I wanted to write an upper middle grade novel that would address topics like these and appeal to 10-14 year-old readers, but I’d been warned against writing something that would fall into the unmarketable gray area between middle grade and young adult fiction. So I wrote a YA novel called Rebound, which featured a fairly innocent teen protagonist I thought older middle schoolers would relate to…and that teen protagonist had a younger stepsister named Annabelle.
One of my 7th grade students read Rebound in 2014 and said, “I want Annabelle’s story next.” I loved that idea! I loved Annabelle and knew her story could explore many of the adolescent pressures and changes I saw my students confronting. But I was apprehensive about pouring my heart, time, and energy into something unmarketable, so I held onto the seed of her story but didn’t do much with it….until I shared Rebecca Stead’s Goodbye Stranger with a group of 7th graders the next year.
Goodbye Stranger prompted incredibly rich, passionate conversations. Students were so eager to talk about the storyline that features a 7th grade girl getting attention for her developing body. And then I led a book club group of 5th-8th graders who read Natasha Friend’s Where You’ll Find Me. That book was a hit with all of the participants regardless of their age, but the older readers in the group especially talked about how good it felt to read a novel about an 8th grade protagonist who “really felt like an 8th grader.” They wanted more books like Goodbye Stranger and Where You’ll Find Me. They wanted a story like Annabelle’s, and I wanted to write it.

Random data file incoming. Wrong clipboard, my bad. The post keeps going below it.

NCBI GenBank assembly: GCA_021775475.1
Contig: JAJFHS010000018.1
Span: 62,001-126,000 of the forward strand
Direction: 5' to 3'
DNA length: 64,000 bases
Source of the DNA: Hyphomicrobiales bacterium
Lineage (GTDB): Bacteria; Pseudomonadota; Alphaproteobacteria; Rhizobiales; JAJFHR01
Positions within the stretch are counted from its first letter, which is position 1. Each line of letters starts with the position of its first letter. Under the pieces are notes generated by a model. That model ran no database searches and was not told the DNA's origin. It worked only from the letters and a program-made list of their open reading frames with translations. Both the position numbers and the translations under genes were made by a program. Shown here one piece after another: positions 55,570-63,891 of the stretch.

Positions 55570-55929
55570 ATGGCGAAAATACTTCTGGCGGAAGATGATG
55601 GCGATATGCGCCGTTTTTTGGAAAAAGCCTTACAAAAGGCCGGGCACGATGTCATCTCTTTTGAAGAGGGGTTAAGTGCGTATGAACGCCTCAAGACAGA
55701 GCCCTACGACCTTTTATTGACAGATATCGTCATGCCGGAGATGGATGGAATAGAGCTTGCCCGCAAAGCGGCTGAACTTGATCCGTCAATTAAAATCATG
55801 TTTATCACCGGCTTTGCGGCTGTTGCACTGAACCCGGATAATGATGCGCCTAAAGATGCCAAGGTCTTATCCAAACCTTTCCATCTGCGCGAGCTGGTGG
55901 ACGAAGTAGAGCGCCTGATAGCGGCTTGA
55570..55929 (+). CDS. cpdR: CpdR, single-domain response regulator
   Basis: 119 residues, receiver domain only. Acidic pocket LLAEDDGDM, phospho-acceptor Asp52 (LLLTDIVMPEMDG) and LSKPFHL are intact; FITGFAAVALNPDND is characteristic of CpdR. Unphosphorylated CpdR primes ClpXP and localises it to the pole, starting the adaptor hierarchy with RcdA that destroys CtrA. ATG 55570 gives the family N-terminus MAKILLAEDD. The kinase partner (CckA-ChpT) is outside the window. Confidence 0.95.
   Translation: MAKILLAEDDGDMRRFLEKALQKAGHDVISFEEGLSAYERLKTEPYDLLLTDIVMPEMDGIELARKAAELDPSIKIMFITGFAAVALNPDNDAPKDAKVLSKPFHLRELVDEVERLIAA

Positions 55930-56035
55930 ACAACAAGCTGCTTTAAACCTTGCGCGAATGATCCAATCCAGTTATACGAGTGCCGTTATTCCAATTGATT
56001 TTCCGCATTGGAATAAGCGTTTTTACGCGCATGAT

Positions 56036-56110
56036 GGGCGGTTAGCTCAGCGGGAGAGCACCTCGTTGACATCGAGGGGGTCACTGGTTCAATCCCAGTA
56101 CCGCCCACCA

And so, finally, I did. I’m so happy that my critique partners, agent, and editor believe in Annabelle’s story as much as I do, and I can’t wait for it to be out in the world! I’m especially excited to give an advance copy to the student who asked me to write about Annabelle back when she was in 7th grade. She’s now about to start her senior year in high school, but better late than never, I figure!
Who is the artist that designed your cover? And what did you think when you saw the final version?
The cover artist is Nishant Choksi, and the designer is Hana Nakamura. And I was so thrilled to see the final version! I love the bright colors, the way the title looks in those bubbles, and the way Annabelle looks simultaneously grown up and kid-like. I think it’s really eye-catching and vibrant, and it captures the story so well.
Laurie – thank you for letting us take a peek at the cover of Up for Air! When can readers get it, and where is a good place to preorder?
Thank you! And now let’s take a look!
Laurie Morrison taught middle school English for ten years and is the author of two middle grade novels: Every Shiny Thing (Abrams, 2018, co-authored with Cordelia Jensen) and Up for Air (Abrams, 2019). She collaborates with other authors to run Middle Grade at Heart, an online book club and newsletter. Laurie holds a BA from Haverford College, an MA from The University of Arizona, and an MFA in Writing for Children and Young Adults from Vermont College of Fine Arts. She lives with her family in Philadelphia, and she loves iced coffee, freshly baked pastries, the ocean, and (of course) books.